Texas Rangers

March 17, 2014

Hitters at bottom of Rangers’ lineup must ‘pull their weight’

After Alex Rios, spots 6 through 9 in the order have something to prove.

For all the concerns about Shin-Soo Choo and his statistical splits against left-handed pitching, the free-agent prize and on-base machine is going to make a positive impact atop the Texas Rangers’ lineup.

So is new No. 3 hitter Prince Fielder, acquired from Detroit to help bolster production that has been missing at first base since 2007.

No overly loud concerns have been voiced at the Surprise Recreation Campus about No. 2 hitter Elvis Andrus, cleanup man Adrian Beltre or No. 5 hitter Alex Rios. In fact, the first five hitters in the Rangers’ projected 2014 lineup are expected to make everyone forget about the offense’s miserable 2013.

They are also overshadowing the other four players below them in the lineup, a group that isn’t nearly as proven and didn’t do much last year to prevent any doubts from emerging in the off-season and this spring.

Fewer than two weeks remain until Opening Day, and Mitch Moreland, the catching duo of Geovany Soto and J.P. Arencibia, Jurickson Profar and Leonys Martin remain the players who ultimately could determine if the Rangers return to juggernaut form or remain stagnant at the plate.

“The bottom four, they have to perform,” manager Ron Washington said Monday afternoon.

“I’m not talking about All-Star-caliber. They have to perform and be consistent. If they can be consistent, we will have guys on the bag for the boys when they come up at the top. Then, good things can happen.”

The Rangers have been proactive in recent days in helping those players find a comfort zone at the plate.

Martin was shuttled to the minor league side over the weekend to pile up at-bats. The center fielder led off each inning Saturday and Sunday, and said he went 6 for 17 over the two days.

Soto, who had been out all spring until Thursday, has also been a regular in minor league games, following the same routine as Martin. On Monday, it was Arencibia’s turn the day after he hit a grand slam in a Cactus League game.

“He needs to start seeing the ball and start making contact,” Washington said. “If we can ramp up his at-bats back to back to back, something might start to click.”

Arencibia’s 2013 numbers are the goriest of the group. He hit only .194 in 474 at-bats for Toronto, and he struck out 148 times and drew only 18 walks. Soto’s numbers (.245, 60 strikeouts, 20 walks in 163 at-bats) are relatively good.

Moreland batted .232 in 462 at-bats, but only .185 with runners in scoring position and .107 in close and late situations. Profar was a .234 hitter as a part-time player, but the switch hitter batted only .188 against left-handers.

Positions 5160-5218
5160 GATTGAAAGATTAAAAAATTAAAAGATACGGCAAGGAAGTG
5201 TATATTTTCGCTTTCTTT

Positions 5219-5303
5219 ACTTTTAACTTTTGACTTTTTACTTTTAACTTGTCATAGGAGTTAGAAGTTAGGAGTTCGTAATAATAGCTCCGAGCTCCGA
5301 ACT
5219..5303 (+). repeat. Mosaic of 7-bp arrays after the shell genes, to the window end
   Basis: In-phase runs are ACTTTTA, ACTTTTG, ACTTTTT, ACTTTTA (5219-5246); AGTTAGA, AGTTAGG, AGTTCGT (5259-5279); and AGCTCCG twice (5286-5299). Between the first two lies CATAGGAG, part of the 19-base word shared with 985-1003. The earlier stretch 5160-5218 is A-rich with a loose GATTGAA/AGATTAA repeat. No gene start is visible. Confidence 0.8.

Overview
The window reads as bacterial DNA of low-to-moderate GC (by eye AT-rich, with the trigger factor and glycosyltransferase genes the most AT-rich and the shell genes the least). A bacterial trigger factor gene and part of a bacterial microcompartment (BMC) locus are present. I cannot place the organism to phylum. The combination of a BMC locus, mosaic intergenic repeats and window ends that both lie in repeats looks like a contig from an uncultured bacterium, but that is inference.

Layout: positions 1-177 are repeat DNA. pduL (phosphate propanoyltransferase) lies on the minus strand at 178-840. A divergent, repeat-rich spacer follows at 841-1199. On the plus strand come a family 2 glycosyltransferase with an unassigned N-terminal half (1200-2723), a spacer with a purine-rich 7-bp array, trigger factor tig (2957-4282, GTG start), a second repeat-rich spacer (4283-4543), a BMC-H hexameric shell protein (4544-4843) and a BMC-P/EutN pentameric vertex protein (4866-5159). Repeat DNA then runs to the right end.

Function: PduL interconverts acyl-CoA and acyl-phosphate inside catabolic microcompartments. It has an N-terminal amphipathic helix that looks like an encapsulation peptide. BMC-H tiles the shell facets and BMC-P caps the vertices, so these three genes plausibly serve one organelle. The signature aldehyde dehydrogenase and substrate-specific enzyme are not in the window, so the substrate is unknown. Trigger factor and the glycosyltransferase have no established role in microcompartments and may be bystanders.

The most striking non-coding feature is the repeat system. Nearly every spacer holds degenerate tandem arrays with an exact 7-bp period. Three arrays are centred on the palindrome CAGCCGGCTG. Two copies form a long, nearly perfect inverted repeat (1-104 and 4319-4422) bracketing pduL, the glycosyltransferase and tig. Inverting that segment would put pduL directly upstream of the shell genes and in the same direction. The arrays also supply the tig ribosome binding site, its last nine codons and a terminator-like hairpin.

Martin swooned over the final two months of his first big-league season, then struggled in a brief winter ball stint and entered Monday’s late game against Kansas City with a .182 (4 for 22) average.

Not everything was bad in 2013. Moreland had 23 homers. Arencibia and Soto combined for 30. Martin stole 36 bases. But they need to be better.

“If those guys at the bottom don’t to find a way to get on base and don’t pull their weight, it won’t matter what those guys at the top do,” Washington said.

But Washington isn’t concerned by what has happened so far this spring. If anything, he is for the most part pleased by what he is seeing, especially from Moreland.

The key, Washington said, is that Moreland is relaxed and not dwelling on what he didn’t accomplish last season or by the hits he hasn’t collected this spring. Moreland is also trying to learn to play the outfield again, and he will have to adapt to life as a designated hitter.

“I’m just trying to get acclimated to anything and everything,” said Moreland, who is projected to hit sixth, ahead of the catchers, Profar and Martin. “I’m going to find a groove and a routine that works for me and stick with it.”

Martin, who had a trial run atop the lineup last year, knows that his job at the bottom of the lineup is similar as the leadoff spot. He needs to see pitches and get on base, but also be a better situational hitter.

“I love the ninth spot, man,” he said. “I’ve got a lot of opportunities to score runs.”

If he does, along with the Nos. 6-8 hitters, the Rangers should have one of the league’s best offenses. If not, the bottom of lineup could sink the club’s 2014 hopes.

“I think 1 through 9 is going to be important,” Moreland said. “We’re going to have to go out and do our jobs. I don’t see too many weaknesses all the way through. I think it’s pretty dynamic. I’m looking forward to the season and watching it work.”

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